So the front passenger seat came out. Since we have heated seats and those side airbags there were a few electrical cables to undo. These were easy enough to detach at their connectors but be warned: I am told that if you start the vehicle with these cables detached you will get a persistent fault (even after you reattach them) regarding the ABS system. This is easy to reset/clear at the dealer I guess, but I didn’t want to risk it. I didn’t test out if this warning is true. I just made sure to connect the seat back in before starting the vehicle (or even putting the key in the ignition). Maybe others will be bolder and can tell me I’m wrong – that’s fine.

Installation bracket
Espar D2 Heater Installation bracket

We ordered the heater with this nice installation bracket. When it came, I had no idea how it was supposed to work. It also came with this nice rubber gasket. Since I forgot to take a nice picture of the gasket and how all of this stuff was (maybe) supposed to go together, I built a 3D model instead.

So how does that work? See the model below…
Left side: the gasket appears to be perfect for the bottom of the heater, but if you put it on the bottom of the heater, how does it fit into the cylinder portion of the mounting bracket?
Right side: Am I really supposed to cut a 5″ hole in the bottom of the van for the “cylinder” of the mounting bracket to fit in? Doesn’t leave a lot of sealing surface between the van floor and the flange.fan mount question

After staring at the heater, the gasket and the mounting flange for about three hours I decided there was no hope and I couldn’t figure out how to make the three of them work together. I probably could have emailed and/or called heatso and they would have helped me (sprintervandiaries says they were very helpful) but I didn’t do that – I guess I tend to stress the Y in DIY. Anyway – after careful deliberation, I decided to take matters into my own hands and ‘customize’ the mounting bracket. I cut the cylinder portion of the mounting bracket of with the grinder. It was just 4 welds and went pretty fast.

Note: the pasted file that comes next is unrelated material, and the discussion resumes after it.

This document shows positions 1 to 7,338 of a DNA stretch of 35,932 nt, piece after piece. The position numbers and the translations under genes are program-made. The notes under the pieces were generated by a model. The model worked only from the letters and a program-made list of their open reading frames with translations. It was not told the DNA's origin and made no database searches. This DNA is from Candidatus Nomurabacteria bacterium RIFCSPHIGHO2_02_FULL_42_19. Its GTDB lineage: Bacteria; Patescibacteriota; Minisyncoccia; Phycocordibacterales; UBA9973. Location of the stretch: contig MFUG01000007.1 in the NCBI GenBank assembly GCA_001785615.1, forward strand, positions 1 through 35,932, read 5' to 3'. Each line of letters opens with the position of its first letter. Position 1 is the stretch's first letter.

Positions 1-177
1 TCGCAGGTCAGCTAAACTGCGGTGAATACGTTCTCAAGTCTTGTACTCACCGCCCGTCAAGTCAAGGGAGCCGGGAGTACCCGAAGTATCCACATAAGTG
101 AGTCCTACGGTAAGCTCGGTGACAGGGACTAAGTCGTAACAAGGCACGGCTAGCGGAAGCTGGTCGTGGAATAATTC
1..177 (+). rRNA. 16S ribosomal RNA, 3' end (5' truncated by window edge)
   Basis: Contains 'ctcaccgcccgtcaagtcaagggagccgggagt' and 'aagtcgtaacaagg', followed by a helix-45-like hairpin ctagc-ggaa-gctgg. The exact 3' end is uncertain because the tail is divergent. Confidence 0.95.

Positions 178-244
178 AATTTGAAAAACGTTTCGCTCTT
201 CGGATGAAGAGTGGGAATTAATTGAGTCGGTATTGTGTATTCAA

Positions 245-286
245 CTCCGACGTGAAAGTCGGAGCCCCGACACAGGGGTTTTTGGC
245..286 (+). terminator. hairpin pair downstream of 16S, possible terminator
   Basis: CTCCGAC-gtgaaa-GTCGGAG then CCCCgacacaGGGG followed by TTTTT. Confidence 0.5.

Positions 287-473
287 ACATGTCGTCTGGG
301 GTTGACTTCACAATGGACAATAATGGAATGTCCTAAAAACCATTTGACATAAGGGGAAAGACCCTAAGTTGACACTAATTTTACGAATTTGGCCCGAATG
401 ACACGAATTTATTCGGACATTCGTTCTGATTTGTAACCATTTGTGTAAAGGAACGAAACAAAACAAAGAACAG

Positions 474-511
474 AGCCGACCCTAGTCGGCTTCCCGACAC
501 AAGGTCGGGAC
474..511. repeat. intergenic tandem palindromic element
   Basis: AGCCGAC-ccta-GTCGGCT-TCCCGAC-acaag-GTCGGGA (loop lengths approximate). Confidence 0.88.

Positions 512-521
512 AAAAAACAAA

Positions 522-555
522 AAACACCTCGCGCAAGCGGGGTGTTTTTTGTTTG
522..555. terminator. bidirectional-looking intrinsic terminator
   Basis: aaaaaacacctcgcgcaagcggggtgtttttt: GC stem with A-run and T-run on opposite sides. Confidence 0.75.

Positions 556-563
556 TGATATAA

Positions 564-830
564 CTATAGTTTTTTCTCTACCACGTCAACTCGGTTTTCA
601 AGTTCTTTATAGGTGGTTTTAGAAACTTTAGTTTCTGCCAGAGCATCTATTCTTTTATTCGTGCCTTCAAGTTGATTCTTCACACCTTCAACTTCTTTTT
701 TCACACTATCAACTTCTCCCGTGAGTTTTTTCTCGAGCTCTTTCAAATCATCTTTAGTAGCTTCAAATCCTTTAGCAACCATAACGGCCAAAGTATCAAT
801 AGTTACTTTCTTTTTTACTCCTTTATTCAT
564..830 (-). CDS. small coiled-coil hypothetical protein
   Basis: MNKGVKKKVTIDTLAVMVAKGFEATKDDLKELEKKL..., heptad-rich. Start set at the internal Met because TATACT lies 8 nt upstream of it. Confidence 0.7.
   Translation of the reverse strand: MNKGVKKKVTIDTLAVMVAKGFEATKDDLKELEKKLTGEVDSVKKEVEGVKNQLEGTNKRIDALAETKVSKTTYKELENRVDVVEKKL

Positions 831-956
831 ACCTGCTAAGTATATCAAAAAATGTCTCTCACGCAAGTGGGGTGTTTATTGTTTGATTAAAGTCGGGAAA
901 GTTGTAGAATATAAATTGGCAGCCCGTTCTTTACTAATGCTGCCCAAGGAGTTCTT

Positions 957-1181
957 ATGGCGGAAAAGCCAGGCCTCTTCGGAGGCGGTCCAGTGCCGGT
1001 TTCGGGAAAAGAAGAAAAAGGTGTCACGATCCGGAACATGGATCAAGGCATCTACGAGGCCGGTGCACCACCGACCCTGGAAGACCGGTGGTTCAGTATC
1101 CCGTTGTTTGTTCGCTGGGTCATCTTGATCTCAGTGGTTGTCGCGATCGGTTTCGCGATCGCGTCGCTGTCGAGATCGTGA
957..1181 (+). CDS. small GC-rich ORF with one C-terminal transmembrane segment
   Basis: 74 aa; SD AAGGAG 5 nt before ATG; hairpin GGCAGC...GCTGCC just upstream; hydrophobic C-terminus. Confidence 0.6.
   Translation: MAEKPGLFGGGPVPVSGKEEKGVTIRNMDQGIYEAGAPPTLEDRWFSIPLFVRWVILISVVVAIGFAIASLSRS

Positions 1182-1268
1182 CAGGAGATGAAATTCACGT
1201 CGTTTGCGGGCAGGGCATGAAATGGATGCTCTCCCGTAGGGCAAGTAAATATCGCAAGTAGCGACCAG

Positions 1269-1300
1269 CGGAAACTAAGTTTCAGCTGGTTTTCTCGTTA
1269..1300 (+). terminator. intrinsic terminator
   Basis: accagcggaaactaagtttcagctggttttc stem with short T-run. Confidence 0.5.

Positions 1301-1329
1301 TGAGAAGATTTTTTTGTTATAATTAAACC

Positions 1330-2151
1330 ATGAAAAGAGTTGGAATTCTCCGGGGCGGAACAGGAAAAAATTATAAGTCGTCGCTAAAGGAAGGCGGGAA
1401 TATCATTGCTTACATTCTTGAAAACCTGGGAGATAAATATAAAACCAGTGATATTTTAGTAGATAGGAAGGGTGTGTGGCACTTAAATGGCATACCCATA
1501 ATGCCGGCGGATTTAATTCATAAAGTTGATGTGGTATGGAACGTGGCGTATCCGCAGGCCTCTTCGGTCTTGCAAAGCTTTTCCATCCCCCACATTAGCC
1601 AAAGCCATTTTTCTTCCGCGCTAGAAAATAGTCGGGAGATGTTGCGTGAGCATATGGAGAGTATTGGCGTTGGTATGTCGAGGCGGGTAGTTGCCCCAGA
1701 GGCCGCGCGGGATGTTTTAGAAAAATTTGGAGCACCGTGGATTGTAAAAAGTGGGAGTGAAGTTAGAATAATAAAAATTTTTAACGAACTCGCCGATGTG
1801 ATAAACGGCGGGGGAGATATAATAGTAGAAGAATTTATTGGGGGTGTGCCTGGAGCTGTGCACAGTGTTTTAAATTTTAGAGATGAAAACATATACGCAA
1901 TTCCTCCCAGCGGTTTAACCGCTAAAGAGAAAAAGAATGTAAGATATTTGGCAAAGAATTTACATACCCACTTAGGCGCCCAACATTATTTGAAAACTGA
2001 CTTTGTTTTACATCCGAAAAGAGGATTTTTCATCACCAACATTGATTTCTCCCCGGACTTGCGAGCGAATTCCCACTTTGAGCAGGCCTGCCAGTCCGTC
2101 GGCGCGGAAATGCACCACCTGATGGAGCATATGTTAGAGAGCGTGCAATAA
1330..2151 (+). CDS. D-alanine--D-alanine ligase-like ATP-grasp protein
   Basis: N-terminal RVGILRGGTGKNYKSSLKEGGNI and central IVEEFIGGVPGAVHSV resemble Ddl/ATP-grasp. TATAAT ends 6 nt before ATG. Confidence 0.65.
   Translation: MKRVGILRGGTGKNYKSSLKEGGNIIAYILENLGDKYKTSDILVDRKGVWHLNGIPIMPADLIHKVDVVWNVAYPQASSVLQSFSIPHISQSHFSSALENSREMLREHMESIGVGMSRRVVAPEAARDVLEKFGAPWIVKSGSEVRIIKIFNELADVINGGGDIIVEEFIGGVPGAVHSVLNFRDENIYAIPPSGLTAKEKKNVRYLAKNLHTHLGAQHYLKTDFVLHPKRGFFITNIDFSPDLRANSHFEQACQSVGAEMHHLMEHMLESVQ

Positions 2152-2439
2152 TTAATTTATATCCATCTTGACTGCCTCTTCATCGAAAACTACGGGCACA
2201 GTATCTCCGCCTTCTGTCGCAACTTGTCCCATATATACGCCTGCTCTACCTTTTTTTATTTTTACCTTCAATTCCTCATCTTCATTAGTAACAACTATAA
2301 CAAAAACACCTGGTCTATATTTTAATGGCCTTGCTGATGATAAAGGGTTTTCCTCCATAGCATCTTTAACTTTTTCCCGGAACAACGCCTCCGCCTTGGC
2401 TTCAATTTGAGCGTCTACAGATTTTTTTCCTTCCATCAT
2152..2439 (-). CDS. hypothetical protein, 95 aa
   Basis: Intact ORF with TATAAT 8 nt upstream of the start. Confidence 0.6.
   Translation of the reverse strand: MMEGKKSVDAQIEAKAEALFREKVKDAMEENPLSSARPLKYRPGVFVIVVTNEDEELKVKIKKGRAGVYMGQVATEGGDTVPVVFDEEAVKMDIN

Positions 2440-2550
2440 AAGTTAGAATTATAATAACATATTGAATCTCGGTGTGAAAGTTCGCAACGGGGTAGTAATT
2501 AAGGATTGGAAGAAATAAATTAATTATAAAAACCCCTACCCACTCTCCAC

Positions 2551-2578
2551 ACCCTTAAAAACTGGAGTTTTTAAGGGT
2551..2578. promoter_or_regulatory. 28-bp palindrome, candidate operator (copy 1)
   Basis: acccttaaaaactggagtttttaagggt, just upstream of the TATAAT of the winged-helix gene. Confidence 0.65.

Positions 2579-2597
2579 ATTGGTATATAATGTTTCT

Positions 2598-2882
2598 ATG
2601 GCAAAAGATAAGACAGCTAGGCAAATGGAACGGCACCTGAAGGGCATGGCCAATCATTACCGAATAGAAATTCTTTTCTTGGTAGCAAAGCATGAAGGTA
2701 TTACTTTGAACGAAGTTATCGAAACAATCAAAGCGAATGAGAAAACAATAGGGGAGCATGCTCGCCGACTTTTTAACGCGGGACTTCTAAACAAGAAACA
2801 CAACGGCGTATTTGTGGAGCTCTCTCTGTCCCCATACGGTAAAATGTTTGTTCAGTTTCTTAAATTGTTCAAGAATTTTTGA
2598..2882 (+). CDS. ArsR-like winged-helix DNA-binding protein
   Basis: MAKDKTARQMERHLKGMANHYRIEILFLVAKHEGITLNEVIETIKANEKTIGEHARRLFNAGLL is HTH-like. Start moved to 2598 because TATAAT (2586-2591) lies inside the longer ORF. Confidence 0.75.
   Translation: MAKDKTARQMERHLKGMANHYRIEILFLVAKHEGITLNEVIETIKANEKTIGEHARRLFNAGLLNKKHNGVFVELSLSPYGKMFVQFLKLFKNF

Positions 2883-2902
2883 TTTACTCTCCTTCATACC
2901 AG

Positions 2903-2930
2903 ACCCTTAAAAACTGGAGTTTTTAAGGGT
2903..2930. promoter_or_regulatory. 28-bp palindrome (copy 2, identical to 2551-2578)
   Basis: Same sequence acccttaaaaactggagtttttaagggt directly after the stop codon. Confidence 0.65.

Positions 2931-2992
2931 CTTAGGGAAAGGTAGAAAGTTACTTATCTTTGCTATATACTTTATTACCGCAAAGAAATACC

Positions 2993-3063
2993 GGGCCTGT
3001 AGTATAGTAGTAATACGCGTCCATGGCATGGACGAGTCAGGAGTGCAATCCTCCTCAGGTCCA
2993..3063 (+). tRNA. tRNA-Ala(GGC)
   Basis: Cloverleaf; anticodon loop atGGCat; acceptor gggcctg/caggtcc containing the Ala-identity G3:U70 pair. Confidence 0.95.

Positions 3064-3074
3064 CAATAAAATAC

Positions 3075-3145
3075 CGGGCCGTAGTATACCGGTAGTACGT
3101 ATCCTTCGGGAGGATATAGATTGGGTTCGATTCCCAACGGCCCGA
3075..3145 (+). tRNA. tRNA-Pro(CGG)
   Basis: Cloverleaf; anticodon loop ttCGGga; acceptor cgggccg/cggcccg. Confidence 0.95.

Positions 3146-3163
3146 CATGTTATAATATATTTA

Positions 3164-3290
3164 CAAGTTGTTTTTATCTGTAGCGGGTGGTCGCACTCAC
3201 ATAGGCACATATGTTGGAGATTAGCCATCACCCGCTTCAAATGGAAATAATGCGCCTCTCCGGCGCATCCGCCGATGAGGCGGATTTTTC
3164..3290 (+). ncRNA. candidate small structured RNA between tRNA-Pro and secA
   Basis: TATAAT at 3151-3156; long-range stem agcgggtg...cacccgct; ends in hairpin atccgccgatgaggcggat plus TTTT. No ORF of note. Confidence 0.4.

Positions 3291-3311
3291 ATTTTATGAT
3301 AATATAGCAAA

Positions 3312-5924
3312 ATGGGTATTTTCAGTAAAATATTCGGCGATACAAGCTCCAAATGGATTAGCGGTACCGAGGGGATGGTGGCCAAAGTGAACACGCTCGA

This is the setup I went with ultimately. Without the cylinder attached to the flange I had a nice flat mounting surface to place the gasket on and a nice flat surface to mount against the van floor. I used butyl tape to seal between the mounting flange and the floor of the van (yes! the same tape we used for mounting the fan on the roof!!). The layup order is (from outside to inside):

  1. van floor
  2. butyl tape
  3. mounting flange
  4. rubber gasket
  5. heater
heater bolted up
All bolted up (virtually)

The mounting flange also served as a great template for drilling the holes. And because the flange was sealed against the floor of the van, I could oversize the holes in the floor of the van (for some wiggle room) and not worry at all about having a leak. Bolts in the bottom of the fan and bolts in the mounting flange all went through the van floor with washers and nuts on the other side (outside of the van) to hold everything nice and snug together. Ultimately I have to say this worked out very nicely.

espar - easy start wiring annotation